WASHINGTON — With lower-income students facing a sudden spike in the cost of new college loans, a divided Congress is resuming a deeply partisan fight over the issue this week.
Last week, the interest rate on one type of federal loan doubled from 3.4 percent to 6.8 percent — a change that could saddle new borrowers with an extra $1,000 or more in future costs.
The overnight increase occurred because Republicans and Democrats haven’t agreed on either short-term or long-term solutions to the burgeoning problem of student debt. (The rate increase doesn’t affect any existing federal loans).
“We see student debt exceeding credit card debt in America,” said Senate Democrat Tammy Baldwin of Wisconsin.
Most Senate Democrats support a bill that would restore the subsidized rate on so-called Stafford loans to 3.4 percent for another year while lawmakers work on broader reforms. It comes up for a vote Wednesday, but appears to lack the 60 votes necessary to defeat a filibuster.
Republicans say it costs too much. The GOP-controlled House has passed a very different plan pegging interest rates on federal loans to the government’s cost of borrowing, though at a higher marked-up rate. But that plan would permit rates to float as high as 8.5 percent over time, and has little Democratic support.
Senate Republican Ron Johnson of Wisconsin agrees with Baldwin that student debt is a big problem, but his view of the issue couldn’t be more different. While Baldwin says decreases in student aid and state education funding have exacerbated student debt, Johnson contends that government spending has fueled the problem by making it too easy for students to borrow money.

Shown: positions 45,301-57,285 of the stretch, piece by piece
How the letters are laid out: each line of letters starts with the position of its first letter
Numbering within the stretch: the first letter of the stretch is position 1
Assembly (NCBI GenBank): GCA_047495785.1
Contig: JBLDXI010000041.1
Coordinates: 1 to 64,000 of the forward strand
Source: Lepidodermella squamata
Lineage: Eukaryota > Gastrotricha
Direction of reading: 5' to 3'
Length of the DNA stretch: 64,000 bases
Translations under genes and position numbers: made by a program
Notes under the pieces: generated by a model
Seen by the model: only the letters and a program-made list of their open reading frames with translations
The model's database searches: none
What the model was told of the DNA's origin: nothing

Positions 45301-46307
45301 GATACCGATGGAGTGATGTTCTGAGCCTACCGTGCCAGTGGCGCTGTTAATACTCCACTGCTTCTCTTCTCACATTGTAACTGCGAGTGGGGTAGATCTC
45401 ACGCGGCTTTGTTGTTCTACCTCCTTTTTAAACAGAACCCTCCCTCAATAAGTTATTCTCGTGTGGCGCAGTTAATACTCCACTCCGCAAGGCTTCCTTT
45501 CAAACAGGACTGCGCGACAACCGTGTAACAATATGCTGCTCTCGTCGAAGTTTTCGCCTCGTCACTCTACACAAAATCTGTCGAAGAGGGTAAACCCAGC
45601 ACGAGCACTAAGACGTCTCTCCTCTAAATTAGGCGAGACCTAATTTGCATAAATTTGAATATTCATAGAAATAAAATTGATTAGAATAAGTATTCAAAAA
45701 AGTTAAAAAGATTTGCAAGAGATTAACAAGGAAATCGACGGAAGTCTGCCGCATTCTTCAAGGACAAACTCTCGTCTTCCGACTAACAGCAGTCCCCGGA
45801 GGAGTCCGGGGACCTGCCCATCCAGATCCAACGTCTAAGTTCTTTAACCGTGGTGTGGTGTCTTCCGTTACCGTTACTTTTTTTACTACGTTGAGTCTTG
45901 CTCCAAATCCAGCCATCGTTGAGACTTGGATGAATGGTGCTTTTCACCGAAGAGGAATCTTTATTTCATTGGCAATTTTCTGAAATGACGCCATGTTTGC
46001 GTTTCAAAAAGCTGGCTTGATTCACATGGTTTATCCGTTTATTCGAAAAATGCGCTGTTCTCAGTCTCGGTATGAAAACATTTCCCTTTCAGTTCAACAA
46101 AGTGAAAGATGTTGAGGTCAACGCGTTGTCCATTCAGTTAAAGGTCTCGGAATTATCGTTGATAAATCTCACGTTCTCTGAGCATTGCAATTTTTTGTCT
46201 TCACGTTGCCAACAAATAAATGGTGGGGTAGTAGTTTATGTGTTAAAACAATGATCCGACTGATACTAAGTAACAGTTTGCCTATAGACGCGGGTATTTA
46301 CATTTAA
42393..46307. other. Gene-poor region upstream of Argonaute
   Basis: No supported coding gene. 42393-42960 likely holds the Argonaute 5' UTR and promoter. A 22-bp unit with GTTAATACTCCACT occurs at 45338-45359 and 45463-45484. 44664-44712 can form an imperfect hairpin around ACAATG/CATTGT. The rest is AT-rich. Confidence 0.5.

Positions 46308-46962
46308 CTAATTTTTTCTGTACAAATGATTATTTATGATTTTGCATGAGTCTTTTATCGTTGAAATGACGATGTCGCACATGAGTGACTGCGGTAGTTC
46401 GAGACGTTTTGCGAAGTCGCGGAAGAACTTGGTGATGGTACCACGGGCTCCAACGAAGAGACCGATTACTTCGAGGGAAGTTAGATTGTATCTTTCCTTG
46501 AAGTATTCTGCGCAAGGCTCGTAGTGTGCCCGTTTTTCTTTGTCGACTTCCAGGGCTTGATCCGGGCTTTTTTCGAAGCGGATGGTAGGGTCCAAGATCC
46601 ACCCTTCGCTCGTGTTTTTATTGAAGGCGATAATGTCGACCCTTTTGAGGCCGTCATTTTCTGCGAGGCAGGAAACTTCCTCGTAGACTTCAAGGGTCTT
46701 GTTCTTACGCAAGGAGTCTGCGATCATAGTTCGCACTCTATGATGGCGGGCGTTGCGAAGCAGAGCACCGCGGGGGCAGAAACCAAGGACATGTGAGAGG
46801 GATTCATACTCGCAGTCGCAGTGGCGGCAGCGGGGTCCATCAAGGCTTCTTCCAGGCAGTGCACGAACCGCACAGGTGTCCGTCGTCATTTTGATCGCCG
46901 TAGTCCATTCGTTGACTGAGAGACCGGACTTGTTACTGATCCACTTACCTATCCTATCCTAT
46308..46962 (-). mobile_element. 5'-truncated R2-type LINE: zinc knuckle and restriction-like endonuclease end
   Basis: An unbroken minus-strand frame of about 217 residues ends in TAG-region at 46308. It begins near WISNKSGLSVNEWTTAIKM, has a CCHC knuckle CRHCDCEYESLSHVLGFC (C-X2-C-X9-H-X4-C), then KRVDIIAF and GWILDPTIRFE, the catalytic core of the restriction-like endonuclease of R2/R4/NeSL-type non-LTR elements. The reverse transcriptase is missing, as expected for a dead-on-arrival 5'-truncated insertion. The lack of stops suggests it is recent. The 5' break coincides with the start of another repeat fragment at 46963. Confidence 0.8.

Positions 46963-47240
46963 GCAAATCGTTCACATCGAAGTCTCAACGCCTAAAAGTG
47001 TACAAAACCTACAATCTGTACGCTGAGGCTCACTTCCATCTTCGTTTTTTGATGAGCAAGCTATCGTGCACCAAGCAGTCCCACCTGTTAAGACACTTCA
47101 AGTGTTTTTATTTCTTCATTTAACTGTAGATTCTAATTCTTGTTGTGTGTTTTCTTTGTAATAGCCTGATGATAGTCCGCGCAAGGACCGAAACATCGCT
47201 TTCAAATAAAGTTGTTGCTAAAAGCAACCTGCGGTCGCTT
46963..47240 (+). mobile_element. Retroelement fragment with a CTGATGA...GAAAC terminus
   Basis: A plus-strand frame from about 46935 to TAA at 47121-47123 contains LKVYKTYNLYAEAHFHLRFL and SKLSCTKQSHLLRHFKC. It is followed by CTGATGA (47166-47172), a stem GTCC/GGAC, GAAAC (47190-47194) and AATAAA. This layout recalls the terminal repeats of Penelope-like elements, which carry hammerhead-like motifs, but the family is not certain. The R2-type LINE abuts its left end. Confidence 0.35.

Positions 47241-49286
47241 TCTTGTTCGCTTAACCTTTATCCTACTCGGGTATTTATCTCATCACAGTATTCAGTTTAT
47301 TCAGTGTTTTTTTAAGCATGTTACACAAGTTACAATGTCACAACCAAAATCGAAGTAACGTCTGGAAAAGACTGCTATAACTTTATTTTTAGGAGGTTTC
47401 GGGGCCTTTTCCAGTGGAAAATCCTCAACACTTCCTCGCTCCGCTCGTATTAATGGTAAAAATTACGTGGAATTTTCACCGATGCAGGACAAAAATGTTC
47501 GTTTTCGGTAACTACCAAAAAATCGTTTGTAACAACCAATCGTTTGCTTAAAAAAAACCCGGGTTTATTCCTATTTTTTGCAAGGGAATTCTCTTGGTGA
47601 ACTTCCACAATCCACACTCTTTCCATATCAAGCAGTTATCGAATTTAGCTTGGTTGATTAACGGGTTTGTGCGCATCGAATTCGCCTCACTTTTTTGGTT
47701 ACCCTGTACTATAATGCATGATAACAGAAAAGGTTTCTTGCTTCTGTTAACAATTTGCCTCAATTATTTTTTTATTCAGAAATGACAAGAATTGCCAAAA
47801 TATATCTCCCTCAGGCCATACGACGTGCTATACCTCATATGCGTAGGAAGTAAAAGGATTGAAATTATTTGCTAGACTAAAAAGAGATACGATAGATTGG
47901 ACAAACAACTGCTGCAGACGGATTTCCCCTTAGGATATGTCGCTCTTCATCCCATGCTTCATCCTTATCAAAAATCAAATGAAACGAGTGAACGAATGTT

“Because we make these loans very readily available, we entice (students) into incurring debt,” says Johnson. He adds that the government is also a culprit in rising college tuition because it has been “throwing money at education.”
“When we make loans far more accessible, when we subsidize the (interest) rates, who pays for that? The taxpayers — a lot of working people who aren’t sending their kids to college — they’re paying for those loans,” he said. “Whenever you subsidize things, you create market distortions. . (Let’s) make people pay fair value for the loans so we’re not enticing them to go into debt.”
In addition to the leading House and Senate bills, some lawmakers have discussed possible compromises. The White House has a plan of its own, which ties interest rates to the government’s cost of borrowing, but with less of a “mark-up” than in the House bill. But so far partisan differences have prevailed, with each side blaming the other for the impasse.